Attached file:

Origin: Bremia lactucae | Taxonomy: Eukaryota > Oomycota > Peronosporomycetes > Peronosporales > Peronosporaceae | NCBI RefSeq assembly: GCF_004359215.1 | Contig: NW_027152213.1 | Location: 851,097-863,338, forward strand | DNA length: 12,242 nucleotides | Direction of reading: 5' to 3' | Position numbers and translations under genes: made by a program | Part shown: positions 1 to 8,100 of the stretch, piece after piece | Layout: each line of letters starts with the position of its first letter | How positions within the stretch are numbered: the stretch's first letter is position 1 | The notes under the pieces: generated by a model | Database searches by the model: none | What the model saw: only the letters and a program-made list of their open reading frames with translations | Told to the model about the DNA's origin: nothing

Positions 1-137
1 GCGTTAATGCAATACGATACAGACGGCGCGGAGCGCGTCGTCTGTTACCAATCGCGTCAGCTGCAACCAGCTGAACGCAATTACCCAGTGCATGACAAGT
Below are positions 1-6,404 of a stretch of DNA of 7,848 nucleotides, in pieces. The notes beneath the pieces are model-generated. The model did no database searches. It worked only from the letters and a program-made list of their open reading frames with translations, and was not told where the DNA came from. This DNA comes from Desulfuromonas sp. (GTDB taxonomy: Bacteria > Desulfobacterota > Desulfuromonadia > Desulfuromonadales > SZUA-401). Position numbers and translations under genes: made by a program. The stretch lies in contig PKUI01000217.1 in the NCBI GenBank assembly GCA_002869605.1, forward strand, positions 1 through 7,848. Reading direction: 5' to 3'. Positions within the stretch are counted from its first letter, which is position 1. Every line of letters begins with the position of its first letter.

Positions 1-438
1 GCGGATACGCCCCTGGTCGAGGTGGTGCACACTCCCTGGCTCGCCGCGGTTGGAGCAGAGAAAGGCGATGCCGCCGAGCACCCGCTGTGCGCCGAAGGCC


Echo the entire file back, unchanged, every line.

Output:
Origin: Bremia lactucae | Taxonomy: Eukaryota > Oomycota > Peronosporomycetes > Peronosporales > Peronosporaceae | NCBI RefSeq assembly: GCF_004359215.1 | Contig: NW_027152213.1 | Location: 851,097-863,338, forward strand | DNA length: 12,242 nucleotides | Direction of reading: 5' to 3' | Position numbers and translations under genes: made by a program | Part shown: positions 1 to 8,100 of the stretch, piece after piece | Layout: each line of letters starts with the position of its first letter | How positions within the stretch are numbered: the stretch's first letter is position 1 | The notes under the pieces: generated by a model | Database searches by the model: none | What the model saw: only the letters and a program-made list of their open reading frames with translations | Told to the model about the DNA's origin: nothing

Positions 1-137
1 GCGTTAATGCAATACGATACAGACGGCGCGGAGCGCGTCGTCTGTTACCAATCGCGTCAGCTGCAACCAGCTGAACGCAATTACCCAGTGCATGACAAGT
Below are positions 1-6,404 of a stretch of DNA of 7,848 nucleotides, in pieces. The notes beneath the pieces are model-generated. The model did no database searches. It worked only from the letters and a program-made list of their open reading frames with translations, and was not told where the DNA came from. This DNA comes from Desulfuromonas sp. (GTDB taxonomy: Bacteria > Desulfobacterota > Desulfuromonadia > Desulfuromonadales > SZUA-401). Position numbers and translations under genes: made by a program. The stretch lies in contig PKUI01000217.1 in the NCBI GenBank assembly GCA_002869605.1, forward strand, positions 1 through 7,848. Reading direction: 5' to 3'. Positions within the stretch are counted from its first letter, which is position 1. Every line of letters begins with the position of its first letter.

Positions 1-438
1 GCGGATACGCCCCTGGTCGAGGTGGTGCACACTCCCTGGCTCGCCGCGGTTGGAGCAGAGAAAGGCGATGCCGCCGAGCACCCGCTGTGCGCCGAAGGCC